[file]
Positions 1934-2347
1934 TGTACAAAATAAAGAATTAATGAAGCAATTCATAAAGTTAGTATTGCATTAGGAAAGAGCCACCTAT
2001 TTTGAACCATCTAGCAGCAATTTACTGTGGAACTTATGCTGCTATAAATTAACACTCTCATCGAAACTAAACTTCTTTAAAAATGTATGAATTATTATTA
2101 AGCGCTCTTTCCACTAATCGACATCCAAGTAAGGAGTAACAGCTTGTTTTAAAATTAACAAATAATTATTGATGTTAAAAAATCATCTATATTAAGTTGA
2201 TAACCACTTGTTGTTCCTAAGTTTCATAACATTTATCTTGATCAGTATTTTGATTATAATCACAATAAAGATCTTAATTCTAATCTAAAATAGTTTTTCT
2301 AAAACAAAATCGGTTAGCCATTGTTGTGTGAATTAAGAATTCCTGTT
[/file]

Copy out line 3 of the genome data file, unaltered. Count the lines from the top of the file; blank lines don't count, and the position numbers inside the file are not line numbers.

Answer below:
2001 TTTGAACCATCTAGCAGCAATTTACTGTGGAACTTATGCTGCTATAAATTAACACTCTCATCGAAACTAAACTTCTTTAAAAATGTATGAATTATTATTA